Russian media say Moscow gunman had shooting hobby
MOSCOW, Russia – Russian media on Friday, December 20, identified the man who opened fire near the headquarters of the FSB security agency in central Moscow, killing one person and wounding 5, as a 39-year-old who practised shooting as a hobby.
There has been no official confirmation of the identity of the attacker who was shot by security forces after the exchange of fire on Thursday, but Russian media named him as Yevgeny Manyurov, a former security guard who lived in the town of Podolsk, some 40 kilometres (25 miles) south of Moscow.
Numerous channels on the Telegram messenger service published a photo of the dead gunman, a bearded man in glasses with his face bloodied, dressed in black with a wolf's head design on his sweatshirt.
The tabloid Komsomolskaya Pravda and Ren TV channel reported that the alleged shooter had an arsenal of seven guns that he owned legally, citing an investigator.
The FSB, a successor to the KGB, has given little information on the lone gunman who was shot dead after the attack on Bolshaya Lubyanka street outside the FSB's headquarters and close to a busy shopping area in the heart of the Russian capital.
The Investigative Committee, which probes serious crimes, said one officer from the security service was killed and 5 people, including one civilian, were being treated for injuries.
Moscow mayor Sergei Sobyanin wrote on Twitter that victims were receiving "all necessary medical treatment" and thanked the FSB for their quick reaction.
Russia has not said the shooting was terror-related and has opened a probe only into attacks on law enforcement officials.
The attacker took part in marksmanship competitions and an instructor at his gun club, Oleg Solovich, told Komsomolskaya Pravda he owned weapons legally but "shot badly" and never took off his dark hooded coat.
"He was normal to talk to," Solovich said, adding that he had been a certified gun owner for more than five years, and "that means the state had full confidence in him".
The paper interviewed the mother of the man, who said that he had been a security guard but had left a series of jobs.
She said he "used to talk on the phone to some Arabs," but that she did not understand their conversation in English.
The paper published a photograph of the modest five-storey block where the gunmen lived as investigators carried out a search there.
A neighbor told Ren TV Manyurov was "a good guy, quiet, calm and well-meaning."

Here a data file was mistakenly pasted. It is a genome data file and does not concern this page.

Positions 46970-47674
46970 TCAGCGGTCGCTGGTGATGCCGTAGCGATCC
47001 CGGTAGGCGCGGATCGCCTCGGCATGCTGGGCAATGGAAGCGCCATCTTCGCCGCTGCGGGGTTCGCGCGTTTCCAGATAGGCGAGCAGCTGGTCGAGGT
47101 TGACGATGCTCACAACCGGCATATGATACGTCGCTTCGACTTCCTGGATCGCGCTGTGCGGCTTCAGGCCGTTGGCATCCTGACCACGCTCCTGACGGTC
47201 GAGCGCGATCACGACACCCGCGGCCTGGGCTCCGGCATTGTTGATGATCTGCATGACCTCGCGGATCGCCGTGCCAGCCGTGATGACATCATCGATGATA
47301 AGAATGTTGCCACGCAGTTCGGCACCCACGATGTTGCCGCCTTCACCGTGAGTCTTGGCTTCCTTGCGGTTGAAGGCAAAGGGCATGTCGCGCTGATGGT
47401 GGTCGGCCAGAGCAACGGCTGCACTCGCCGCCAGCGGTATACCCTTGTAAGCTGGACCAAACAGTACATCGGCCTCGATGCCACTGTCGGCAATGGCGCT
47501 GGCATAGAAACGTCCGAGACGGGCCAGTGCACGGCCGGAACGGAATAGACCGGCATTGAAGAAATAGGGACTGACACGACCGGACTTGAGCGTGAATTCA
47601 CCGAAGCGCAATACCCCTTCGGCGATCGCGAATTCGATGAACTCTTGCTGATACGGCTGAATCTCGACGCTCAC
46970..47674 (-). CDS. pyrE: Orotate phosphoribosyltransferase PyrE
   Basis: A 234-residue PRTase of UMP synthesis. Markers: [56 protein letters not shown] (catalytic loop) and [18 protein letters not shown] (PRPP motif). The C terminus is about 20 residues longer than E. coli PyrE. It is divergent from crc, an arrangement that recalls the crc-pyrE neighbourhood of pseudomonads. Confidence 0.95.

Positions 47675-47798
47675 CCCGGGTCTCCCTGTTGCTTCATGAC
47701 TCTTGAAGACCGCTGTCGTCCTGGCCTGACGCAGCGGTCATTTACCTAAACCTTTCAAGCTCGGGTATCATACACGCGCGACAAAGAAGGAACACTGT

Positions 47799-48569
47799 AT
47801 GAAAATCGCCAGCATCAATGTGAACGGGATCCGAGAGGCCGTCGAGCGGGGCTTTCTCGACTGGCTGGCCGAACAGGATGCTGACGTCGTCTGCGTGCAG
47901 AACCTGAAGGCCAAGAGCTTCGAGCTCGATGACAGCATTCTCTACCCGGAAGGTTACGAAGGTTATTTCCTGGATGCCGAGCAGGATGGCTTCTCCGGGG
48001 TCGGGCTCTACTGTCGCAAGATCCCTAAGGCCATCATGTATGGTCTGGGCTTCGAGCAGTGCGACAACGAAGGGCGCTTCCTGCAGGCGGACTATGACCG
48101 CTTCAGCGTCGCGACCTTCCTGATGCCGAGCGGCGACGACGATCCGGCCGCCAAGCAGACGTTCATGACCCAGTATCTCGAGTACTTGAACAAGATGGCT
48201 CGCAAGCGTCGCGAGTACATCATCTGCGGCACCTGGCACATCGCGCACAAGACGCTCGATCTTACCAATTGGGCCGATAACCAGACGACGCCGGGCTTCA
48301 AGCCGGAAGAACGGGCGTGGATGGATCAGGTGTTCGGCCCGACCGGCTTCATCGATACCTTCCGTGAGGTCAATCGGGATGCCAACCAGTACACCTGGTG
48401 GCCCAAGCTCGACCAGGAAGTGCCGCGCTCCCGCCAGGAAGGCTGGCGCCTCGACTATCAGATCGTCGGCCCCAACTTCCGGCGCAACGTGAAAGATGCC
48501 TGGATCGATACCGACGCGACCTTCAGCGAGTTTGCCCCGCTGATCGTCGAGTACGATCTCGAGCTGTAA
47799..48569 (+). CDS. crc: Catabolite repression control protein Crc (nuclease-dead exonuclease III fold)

Kommersant daily reported, citing the investigation, that Manyurov told his mother he was going to work on Thursday.
It reported that Manyurov had become withdrawn and irritable after losing his job a few months ago. It suggested he could have targeted the FSB because he had worked for security firms run by former security officers.
Kommersant said investigators were drawing up a psychiatric profile and the attacker could be ruled as "seriously disturbed".
The attack took place in the early evening as people were going home from work or sat in cafes.
Footage shot by passers-by showed people running in panic, and witnesses told Agence France-Presse that they took shelter in cafe backrooms as shots rang out.
It was unclear whether the attack targeting the FSB had any ideological motive.
It came on the Day of Military Counter-Intelligence, a professional holiday, and on the eve of Friday's Day of Security Service.
At the time of the attack, President Vladimir Putin, a former head of the FSB and KGB agent, was attending a celebratory event for security services. Hours earlier, he held a marathon annual press conference in central Moscow.
Russia has in the last few years been hit by a spate of attacks blamed on Islamic extremists, often hailing from the restive Northern Caucasus region.
A Russian court this month sentenced 11 people to up to life in prison over a bomb attack on the Saint Petersburg metro in 2017 that killed 15 people.
Last year, a 17-year-old anarchist blew himself up at the entrance of regional FSB headquarters in the northern city of Arkhangelsk. – Rappler.com